Jerry Heston

Child and Adolescent Psychiatry


A self-described "Air Force brat," Dr. Jerry Heston was born outside Savannah in the little town of Hinesville, Georgia, "and then traveled just about everywhere." He came to Memphis to attend Rhodes College ("back when it was called Southwestern"), then earned his medical degree from the University of South Florida at Tampa.

In 1981, he returned to Memphis to do his residency at the University of Tennessee Medical School and LeBonheur Children's Medical Center.

"I initially thought I wanted to go into pediatrics," says Heston, "but during my pediatric training I saw an unmet need for children's mental-health issues. So I decided to switch gears a bit and go into child psychiatry."

Heston joined the faculty of UT and remained with the university until last year, when he opened his own practice in Cordova, Child and Adolescent Psychiatry Associates. The group includes another psychiatrist and a social worker.

By far the most common problems his patients face are attention-deficit disorder and depression. Medications are still the most effective treatment for ADD, and Heston has seen significant improvements in that area since he became a doctor.

"When I started training, Ritalin was about it," he says. "Now there are more medications to choose from, though there is still a lot of controversy surrounding the use of stimulants and kids. But since I've been doing this, we see much stronger evidence of the effectiveness of medications, and at the same time, more recognition of the dangers of medications."

Depression can be a bit trickier to diagnose and treat, "but the psychiatric field is develop-ing proven treatments and getting those out into actual practice," Heston says. "There is good documentation of the positive effects of psychotherapy -- not just people saying it helped them, but actually proven effectiveness."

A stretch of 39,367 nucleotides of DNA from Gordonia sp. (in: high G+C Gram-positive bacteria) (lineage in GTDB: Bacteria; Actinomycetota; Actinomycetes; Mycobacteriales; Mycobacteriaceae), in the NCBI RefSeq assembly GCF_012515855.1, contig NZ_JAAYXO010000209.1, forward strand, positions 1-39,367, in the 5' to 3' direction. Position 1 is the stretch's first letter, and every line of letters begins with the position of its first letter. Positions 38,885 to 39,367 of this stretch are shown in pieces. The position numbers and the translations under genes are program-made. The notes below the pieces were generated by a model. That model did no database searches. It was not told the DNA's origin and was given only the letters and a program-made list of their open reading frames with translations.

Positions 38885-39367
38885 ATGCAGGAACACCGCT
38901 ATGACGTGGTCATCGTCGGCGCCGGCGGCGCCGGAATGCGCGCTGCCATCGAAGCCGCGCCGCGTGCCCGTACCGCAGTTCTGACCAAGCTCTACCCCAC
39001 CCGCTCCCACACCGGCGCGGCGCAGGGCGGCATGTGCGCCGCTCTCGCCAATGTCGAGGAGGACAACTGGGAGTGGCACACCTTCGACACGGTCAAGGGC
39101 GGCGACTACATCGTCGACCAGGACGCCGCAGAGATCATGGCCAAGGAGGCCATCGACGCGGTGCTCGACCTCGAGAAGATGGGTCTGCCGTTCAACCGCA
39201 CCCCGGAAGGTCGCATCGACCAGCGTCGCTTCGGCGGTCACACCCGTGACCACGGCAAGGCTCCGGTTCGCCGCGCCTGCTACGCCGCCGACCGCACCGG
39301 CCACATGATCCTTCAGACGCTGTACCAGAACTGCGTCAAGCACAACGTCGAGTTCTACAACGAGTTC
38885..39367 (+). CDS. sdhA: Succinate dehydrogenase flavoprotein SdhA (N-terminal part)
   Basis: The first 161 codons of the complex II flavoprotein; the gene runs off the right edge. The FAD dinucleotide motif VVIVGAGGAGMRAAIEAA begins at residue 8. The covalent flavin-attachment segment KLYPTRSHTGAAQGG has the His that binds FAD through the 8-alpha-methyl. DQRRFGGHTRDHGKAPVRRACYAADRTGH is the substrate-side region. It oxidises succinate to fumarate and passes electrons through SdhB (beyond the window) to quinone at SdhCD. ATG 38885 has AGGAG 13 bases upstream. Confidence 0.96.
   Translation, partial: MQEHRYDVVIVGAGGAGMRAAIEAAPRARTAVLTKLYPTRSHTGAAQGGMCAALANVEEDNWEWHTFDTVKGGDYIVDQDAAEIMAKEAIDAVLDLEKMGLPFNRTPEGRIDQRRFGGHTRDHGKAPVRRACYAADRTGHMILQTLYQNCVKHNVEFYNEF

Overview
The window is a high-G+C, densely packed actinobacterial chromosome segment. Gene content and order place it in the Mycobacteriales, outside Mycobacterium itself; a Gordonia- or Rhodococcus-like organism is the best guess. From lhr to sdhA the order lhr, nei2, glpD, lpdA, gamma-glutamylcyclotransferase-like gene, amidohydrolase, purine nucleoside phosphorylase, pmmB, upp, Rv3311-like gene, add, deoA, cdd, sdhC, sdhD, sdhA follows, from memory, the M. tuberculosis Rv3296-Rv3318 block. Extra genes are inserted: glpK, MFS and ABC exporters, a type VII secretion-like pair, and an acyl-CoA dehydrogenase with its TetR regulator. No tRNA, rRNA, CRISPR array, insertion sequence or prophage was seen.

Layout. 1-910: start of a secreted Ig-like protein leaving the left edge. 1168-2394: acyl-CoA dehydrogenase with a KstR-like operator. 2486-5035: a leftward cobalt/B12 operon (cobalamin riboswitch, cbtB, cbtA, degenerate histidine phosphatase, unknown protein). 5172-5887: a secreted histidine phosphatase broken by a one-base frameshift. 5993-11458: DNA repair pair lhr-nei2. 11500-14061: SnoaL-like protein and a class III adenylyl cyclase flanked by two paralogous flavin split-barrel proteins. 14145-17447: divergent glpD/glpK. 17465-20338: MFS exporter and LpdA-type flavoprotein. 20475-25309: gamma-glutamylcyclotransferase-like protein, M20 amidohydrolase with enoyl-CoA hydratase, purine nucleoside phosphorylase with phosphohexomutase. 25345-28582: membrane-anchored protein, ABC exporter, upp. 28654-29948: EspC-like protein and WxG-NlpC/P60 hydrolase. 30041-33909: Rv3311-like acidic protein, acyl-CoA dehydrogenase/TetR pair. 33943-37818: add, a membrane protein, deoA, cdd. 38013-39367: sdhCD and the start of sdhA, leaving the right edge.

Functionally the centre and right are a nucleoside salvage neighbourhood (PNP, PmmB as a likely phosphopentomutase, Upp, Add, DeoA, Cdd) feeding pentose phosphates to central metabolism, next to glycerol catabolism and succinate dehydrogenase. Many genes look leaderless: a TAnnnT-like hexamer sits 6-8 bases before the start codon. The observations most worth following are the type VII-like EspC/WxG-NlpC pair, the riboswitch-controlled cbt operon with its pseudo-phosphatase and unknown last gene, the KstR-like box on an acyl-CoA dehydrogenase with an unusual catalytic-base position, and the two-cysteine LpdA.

One form of treatment that seems to work well is a combination of antidepressants and a specific kind of counseling called cognitive behavioral psychotherapy.

"That looks at changing the person's thinking and behavior that may be associated with their depression," he explains. For example, if a patient gets a bad grade on a report card, and as a result says he or she feels stupid, Heston says, "I tell them, 'Okay, let's put that in perspective. Did you study for the test? Maybe not, so it's not that you're dumb, it's just that you weren't prepared.' So you just try to change their mindset, because if you think that way enough, you start acting that way. And at the same time, I try to get them to study more so they'll do better and not be depressed."

The most challenging part of his practice, he says, "is getting people to realize that kids are a valuable resource, and they need to be treated with respect and care."

Heston is clearly excited about his chosen field. "The reward of being a child psychologist is just unbelievable," he says. "I can't imagine doing anything else. It is just the perfect job for me."

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